UBC Theses and Dissertations
Episodic processes in fluvial landscape evolution Dadson, Simon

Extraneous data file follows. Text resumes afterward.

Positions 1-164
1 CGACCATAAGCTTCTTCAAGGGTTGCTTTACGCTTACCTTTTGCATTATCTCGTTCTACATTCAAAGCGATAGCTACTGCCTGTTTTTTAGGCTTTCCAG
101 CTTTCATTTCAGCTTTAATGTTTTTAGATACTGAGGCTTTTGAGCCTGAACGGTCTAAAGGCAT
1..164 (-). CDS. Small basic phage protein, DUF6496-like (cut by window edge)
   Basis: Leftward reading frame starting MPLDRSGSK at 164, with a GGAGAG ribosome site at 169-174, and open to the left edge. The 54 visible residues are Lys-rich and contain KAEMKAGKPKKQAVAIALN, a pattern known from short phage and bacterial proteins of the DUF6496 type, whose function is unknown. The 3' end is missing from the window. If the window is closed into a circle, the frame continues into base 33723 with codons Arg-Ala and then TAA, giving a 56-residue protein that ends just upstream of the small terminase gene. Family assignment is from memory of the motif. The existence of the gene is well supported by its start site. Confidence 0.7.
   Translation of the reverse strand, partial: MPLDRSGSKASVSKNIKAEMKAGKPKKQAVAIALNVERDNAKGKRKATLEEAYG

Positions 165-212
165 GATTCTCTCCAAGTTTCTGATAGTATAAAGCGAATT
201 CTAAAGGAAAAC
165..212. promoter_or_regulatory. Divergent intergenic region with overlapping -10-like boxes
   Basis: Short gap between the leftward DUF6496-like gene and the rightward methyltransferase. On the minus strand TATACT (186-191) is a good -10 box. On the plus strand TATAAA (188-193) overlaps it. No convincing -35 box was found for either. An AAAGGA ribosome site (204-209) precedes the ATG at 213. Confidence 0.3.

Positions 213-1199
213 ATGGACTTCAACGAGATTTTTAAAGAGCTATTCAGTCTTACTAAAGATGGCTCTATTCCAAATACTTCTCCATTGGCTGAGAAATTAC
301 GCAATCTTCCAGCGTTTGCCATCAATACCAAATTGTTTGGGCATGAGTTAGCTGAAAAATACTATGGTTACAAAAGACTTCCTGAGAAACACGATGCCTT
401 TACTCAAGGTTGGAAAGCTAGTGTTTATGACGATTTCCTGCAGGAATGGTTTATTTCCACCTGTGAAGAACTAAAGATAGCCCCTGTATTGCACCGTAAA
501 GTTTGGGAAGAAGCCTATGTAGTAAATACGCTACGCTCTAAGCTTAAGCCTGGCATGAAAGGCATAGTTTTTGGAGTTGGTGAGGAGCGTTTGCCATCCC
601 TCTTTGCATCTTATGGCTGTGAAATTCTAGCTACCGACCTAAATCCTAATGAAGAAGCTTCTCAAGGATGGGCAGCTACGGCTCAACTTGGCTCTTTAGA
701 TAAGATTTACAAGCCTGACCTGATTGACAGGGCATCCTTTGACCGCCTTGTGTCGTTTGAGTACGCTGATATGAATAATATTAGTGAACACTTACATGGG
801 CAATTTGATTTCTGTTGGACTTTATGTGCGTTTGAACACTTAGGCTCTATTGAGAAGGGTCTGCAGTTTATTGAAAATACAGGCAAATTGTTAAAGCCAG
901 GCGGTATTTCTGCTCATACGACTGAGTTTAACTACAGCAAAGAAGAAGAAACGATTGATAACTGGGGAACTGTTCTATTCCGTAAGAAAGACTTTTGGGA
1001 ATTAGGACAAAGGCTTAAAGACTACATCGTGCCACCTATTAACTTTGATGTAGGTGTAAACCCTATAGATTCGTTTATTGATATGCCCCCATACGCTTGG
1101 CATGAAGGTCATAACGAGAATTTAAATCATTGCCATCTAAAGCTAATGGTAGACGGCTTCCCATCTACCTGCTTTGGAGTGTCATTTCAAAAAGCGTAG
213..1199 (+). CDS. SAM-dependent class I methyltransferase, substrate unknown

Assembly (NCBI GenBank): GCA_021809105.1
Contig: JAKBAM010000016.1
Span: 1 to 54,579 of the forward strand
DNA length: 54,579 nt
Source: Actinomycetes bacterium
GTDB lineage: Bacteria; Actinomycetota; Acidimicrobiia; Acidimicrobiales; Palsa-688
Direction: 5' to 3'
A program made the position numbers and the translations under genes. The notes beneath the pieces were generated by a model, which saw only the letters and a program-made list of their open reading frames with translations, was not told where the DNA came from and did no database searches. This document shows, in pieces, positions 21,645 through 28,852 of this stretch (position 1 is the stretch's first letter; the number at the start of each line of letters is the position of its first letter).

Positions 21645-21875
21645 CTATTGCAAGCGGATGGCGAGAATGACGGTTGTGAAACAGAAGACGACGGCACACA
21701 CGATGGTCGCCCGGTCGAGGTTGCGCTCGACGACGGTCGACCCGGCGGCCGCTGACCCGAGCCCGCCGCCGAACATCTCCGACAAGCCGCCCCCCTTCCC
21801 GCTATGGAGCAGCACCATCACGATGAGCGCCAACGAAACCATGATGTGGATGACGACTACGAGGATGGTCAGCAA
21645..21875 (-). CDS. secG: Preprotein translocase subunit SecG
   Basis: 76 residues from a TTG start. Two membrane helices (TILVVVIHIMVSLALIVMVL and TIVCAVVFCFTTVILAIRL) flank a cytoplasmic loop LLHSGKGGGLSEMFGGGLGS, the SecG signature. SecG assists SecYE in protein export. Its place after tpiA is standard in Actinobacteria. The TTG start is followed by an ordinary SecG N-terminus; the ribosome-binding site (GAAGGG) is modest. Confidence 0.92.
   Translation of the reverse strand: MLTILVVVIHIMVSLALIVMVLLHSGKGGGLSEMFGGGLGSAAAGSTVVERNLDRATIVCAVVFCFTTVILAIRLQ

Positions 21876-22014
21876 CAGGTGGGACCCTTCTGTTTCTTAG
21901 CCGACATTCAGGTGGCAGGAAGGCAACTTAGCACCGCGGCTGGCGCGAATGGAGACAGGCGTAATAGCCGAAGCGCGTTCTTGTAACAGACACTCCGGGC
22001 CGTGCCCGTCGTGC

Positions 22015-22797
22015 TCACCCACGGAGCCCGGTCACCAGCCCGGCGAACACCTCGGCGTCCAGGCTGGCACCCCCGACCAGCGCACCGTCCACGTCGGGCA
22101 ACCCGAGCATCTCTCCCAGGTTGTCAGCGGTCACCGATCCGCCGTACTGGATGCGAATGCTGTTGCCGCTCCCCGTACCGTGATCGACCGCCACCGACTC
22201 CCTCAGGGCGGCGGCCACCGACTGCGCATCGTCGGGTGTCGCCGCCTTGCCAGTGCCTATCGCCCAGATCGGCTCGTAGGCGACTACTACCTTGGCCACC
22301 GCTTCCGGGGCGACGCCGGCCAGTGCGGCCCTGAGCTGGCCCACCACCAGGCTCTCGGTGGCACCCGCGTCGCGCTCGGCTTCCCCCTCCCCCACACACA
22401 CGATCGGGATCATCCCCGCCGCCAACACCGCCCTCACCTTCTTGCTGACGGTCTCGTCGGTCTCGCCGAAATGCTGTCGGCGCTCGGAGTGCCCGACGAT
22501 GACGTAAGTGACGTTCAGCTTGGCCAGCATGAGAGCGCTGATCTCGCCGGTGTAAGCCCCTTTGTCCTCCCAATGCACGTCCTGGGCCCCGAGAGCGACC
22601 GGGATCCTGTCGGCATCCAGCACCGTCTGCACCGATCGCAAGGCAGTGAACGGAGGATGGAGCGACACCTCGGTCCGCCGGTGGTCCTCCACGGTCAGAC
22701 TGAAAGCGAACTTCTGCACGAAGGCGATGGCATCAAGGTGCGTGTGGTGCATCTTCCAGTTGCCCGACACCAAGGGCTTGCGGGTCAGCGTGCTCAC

The fractal dimension provides a succinct summary of topographic intricacy and a measure of landscape roughness. The work presented in this thesis is an attempt to examine the spatial variation of fractal properties of topography. It is hypothesized that distinct zones, or domains, may be identified in the landscape, within which the fractal dimension is constant, owing to the dominance of a characteristic geomorphic process. The variogram method (structure-function analysis) is used to measure the fractal properties of digital elevation models of the Queen Charlotte Islands and small tributaries of the Capilano River (in the Southern Coast Mountains). Process domains are identified using upslope-area criteria, and are shown to have distinct fractal dimensions. In the Capilano basin, the fractal dimension is found to be higher on upper slopes; whereas on the Queen Charlotte Islands, it is higher on lower slopes. This difference is explained with reference to the details of specific surficial processes operating in each of the areas, and to their different glacial histories. A multiple-process landscape evolution model is presented to explore the link between geomorphic process and fractal form. The model is carefully calibrated using field data from several recent surveys within the study areas. Non-linear diffusion is used to represent surficial slope failure; fluvial processes are represented using a simplified Bagnold equation; and deep-seated rock slides are introduced at random on the steepest, highest slopes. The model results confirm the smoothing effect of diffusion, which lowers the fractal dimension of the resulting topography. Structures introduced by rock-slope failures introduce visible short-term complexity on hillslopes; however, this is quickly incorporated into the channel network so does not appear to increase the fractal dimension of areas defined as hillslopes using the threshold slopearea criterion. Further work is suggested to improve modelling of fluvial processes in steep, headwater channels, and to investigate the details of hillslope-channel coupling at higher spatial resolution.
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